I had been questioning over and over - without ever telling anyone - asking God just where Nanny was. Was she in Heaven? Was she in Purgatory? I just couldn't bring myself to believe that she was in Hell! If you are not a Catholic, you might not understand what I am talking about. You see, I was taught as a Catholic that unless you were some kind of super-saint, canonized by the Roman Catholic Church, most likely you were going to have to spend some time in Purgatory and not go straight to Heaven. And, of course, the only way out of Purgatory for you was the hope that enough Masses were said, rosaries prayed, and novenas attended by your surviving
relatives and friends. (I had never really given it any thought as to when enough was enough - enough Masses, enough rosaries, and enough novenas). And, of course, I had never read the Bible to find out what God had to say about my worries.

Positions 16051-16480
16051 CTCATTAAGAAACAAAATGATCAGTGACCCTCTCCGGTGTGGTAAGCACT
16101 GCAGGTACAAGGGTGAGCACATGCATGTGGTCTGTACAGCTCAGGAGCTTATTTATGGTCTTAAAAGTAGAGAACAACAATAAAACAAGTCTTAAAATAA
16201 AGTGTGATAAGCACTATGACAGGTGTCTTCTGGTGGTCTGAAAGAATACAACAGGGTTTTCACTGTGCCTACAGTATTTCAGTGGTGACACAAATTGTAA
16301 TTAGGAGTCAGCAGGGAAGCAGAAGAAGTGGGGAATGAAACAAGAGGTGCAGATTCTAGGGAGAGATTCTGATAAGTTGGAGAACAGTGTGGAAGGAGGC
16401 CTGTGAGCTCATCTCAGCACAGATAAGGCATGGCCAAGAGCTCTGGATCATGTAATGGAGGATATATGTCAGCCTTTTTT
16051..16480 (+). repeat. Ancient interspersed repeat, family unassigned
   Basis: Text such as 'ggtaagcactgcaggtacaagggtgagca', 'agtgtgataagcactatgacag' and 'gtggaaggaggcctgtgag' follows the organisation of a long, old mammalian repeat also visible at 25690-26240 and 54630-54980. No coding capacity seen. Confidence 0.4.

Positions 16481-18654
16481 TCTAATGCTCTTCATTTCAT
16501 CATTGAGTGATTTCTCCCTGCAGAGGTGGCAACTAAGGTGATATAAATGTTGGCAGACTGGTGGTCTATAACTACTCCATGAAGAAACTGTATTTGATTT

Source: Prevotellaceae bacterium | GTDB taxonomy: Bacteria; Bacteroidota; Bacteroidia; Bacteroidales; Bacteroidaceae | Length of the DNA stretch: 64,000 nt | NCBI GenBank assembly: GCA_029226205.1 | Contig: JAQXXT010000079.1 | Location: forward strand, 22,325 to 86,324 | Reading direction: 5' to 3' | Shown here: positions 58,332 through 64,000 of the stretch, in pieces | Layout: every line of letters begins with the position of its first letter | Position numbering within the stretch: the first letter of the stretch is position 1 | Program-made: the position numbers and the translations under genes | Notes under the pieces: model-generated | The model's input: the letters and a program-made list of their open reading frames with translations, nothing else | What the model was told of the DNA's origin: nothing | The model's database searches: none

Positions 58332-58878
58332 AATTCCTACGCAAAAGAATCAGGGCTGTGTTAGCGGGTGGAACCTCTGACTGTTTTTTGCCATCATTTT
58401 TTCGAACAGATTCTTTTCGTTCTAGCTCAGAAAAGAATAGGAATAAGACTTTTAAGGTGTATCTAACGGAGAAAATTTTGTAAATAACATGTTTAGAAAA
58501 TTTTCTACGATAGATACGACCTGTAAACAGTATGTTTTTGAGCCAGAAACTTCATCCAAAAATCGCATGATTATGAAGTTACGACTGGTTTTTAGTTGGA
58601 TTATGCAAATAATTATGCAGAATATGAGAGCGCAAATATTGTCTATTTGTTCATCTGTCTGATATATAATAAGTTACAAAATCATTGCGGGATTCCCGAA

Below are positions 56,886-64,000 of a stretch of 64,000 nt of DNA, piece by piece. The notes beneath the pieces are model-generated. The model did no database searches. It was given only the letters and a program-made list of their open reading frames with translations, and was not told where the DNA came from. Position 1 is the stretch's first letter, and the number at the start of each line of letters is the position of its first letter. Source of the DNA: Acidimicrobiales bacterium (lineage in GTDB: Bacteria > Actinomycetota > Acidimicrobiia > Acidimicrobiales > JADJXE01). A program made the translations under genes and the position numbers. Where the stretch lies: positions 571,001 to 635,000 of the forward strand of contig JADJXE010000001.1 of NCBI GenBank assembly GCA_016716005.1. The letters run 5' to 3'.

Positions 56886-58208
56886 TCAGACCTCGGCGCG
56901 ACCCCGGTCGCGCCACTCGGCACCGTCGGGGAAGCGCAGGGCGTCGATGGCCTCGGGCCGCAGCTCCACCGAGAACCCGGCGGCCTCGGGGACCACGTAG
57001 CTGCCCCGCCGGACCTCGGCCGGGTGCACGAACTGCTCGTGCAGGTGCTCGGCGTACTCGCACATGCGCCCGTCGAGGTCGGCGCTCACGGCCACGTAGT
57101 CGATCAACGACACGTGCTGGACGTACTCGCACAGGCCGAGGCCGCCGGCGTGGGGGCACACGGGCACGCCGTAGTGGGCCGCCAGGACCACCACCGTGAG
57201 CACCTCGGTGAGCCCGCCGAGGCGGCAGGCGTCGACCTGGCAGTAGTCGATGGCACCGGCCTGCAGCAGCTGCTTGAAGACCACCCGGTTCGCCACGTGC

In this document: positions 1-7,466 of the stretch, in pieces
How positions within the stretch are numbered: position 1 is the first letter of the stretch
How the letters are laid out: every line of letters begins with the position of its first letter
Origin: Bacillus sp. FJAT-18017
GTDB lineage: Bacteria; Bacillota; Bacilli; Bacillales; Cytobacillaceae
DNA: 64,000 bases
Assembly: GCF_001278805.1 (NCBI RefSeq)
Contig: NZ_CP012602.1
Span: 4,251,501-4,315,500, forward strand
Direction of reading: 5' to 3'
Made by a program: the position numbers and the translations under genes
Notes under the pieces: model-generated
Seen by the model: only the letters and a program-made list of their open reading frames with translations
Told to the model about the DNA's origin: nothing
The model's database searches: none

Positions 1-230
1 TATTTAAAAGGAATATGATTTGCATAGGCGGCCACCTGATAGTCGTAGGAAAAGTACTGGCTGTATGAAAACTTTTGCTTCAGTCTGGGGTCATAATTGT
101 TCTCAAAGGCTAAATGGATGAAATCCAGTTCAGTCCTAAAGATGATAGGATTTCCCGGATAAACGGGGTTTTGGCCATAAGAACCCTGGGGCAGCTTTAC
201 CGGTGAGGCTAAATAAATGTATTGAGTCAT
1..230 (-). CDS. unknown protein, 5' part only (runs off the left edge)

But, you know, God has a way of meeting us just where we are. Like I said, as the children's choir started singing, I just lost it. Sobbing, I ran out the side door of the church and down the sidewalk, in between the rectory and the church. As I was sobbing, this voice spoke to me within and said, "Do not fear, she is with me." I cannot describe what happened next or how fast it happened. All worry, all fear simply vanished. I walked back into St. Stephen's Catholic Church a changed man.
I knew that although Nanny's physical body was in the casket and would soon be in the ground at Holy Cross Cemetery, Nanny was with the Lord. There was no priest, no bishop, no cardinal, and definitely no pope who could convince me otherwise. It was settled. In fact, it was so settled that I never mourned another minute for Nanny. I knew where she was, and it wasn't in Purgatory or Hell. She was with God in Heaven.